The heaviest January snowfall on record may have Whistler-Blackcomb staff dancing in their ski boots, but it was a headache for Whistler Transit this past Sunday, with one bus in a ditch and several routes suspended overnight.
"Creekside turned into a nightmare," said Scott Pass, Whistler Transit manager, from his Function Junction office.
Between the two entrances to Nordic Estates subdivision, one 35-foot bus slid into a ditch after avoiding a stopped vehicle Sunday evening. No one was injured and a tow truck pulled the bus out.
Pass said service to Alpine Meadows and Emerald Estates was halted at 7 p.m. "It just wasn’t safe to go in there," he said.
The Benchlands and staff housing areas were served all night, although service was considerably slower than usual. "In areas that normally would receive 15-minute service it was taking half an hour," he said.
Whistler Transit’s manager blames poor snow removal for traffic havoc.
"They (highway crews) need to be doing a better job on the main roads," Pass said. "If they know the snow is coming they should be dumping (sand) before it starts coming down."
The highway maintenance firm responsible for keeping the roads clear said they had seven sand/plow trucks and one grader working Sunday night.
"All we can do is the best we can do with what we’ve got," said Joe O’Connor, Mainroad Howe Sound Contracting quality manager. Mainroad is three years into a 10-year contract to take care of Highway 99 from Function Junction to 10 km south of Duffey Lake. Last summer the company closed its Whistler depot and its trucks are now based in Pemberton, although supplies are still loaded from its Alta Vista depot.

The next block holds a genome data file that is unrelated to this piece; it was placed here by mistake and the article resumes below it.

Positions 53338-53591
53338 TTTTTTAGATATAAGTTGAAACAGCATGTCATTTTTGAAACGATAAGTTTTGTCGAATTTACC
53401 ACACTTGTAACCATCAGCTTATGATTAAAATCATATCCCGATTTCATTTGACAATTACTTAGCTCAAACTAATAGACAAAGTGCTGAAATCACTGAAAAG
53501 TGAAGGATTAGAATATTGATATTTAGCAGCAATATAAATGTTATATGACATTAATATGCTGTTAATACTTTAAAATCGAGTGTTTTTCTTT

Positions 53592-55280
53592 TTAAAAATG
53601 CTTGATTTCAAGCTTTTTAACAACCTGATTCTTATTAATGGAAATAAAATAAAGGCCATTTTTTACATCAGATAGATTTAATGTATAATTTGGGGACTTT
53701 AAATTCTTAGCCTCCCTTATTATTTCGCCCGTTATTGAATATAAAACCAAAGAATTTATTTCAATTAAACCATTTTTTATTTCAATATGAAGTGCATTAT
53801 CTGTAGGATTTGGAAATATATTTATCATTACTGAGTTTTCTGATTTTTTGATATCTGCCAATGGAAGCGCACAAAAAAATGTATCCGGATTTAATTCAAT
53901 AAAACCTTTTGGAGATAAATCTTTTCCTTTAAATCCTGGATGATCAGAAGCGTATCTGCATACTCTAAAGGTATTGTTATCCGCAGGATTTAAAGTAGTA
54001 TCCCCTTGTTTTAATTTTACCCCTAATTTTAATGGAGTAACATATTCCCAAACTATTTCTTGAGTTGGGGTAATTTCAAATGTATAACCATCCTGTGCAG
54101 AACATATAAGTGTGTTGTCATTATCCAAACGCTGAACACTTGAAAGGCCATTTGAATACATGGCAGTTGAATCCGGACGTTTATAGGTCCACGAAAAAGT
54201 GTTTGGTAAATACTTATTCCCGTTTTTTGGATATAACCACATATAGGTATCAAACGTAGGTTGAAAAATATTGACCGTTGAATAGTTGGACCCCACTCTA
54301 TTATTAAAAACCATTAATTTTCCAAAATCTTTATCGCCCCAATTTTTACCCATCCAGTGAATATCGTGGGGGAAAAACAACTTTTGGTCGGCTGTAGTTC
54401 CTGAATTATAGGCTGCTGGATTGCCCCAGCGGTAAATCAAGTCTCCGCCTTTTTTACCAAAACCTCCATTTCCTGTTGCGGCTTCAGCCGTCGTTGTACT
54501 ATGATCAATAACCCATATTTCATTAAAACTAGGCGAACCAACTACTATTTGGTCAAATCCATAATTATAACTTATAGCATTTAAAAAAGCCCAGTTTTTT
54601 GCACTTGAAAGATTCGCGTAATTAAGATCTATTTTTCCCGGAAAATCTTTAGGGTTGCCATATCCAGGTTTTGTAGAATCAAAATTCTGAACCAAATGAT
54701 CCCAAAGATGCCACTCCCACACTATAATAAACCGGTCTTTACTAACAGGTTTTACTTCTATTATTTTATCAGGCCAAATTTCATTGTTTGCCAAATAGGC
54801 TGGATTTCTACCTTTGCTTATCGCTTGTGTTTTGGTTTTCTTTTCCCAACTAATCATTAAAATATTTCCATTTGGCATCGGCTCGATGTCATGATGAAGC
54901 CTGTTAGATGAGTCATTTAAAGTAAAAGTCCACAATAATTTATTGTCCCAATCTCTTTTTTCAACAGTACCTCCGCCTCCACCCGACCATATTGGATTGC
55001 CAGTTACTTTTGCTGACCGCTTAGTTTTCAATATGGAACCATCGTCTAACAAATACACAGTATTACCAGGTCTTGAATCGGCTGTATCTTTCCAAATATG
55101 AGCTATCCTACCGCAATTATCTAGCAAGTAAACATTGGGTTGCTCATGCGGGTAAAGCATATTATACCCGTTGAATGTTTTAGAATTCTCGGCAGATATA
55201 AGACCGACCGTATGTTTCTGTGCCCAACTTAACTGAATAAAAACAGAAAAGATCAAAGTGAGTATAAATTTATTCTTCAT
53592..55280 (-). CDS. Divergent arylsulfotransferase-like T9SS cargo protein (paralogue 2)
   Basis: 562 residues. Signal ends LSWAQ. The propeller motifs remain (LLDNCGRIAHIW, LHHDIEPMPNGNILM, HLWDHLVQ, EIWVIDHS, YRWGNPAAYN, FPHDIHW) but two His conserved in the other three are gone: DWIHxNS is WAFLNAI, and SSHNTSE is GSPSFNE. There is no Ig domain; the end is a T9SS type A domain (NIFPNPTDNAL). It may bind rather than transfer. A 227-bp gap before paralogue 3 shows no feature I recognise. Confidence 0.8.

Environment Canada meterologist Darlene Langlois said the Whistler area received 34 cm in less than 24 hours on Sunday.
"The lowest visibility was around 7 p.m. and snowfall finally ended in early morning hours," she said from the Vancouver office.
The heavy snowfall helped Whistler-Blackcomb break a 14-year-old record. The mountains received 461 cm from Jan. 1 to 31, breaking the previous record of 459 cm set in January, 1992, said spokesperson Tabetha Boot. January 13 was the day with the largest dump of snow, 58 cm.
Local RCMP kept busy with 11 motor vehicle accidents Sunday night, two of which were multi-vehicle encounters. No injuries were reported in any of the accidents.
Whistler Transit said despite service delays passengers were unperturbed. "They were excited knowing there would be good skiing the next day," said Pass. "They were polite to drivers saying ‘good job, thanks for coming.’"
A further 60 cm of snow is expected to fall by the weekend. Both Whistler Transit and Whistler/Pemberton RCMP encourage drivers to travel only with appropriate snow tires.
"Don’t come up here if you don’t have proper tires," said Pass.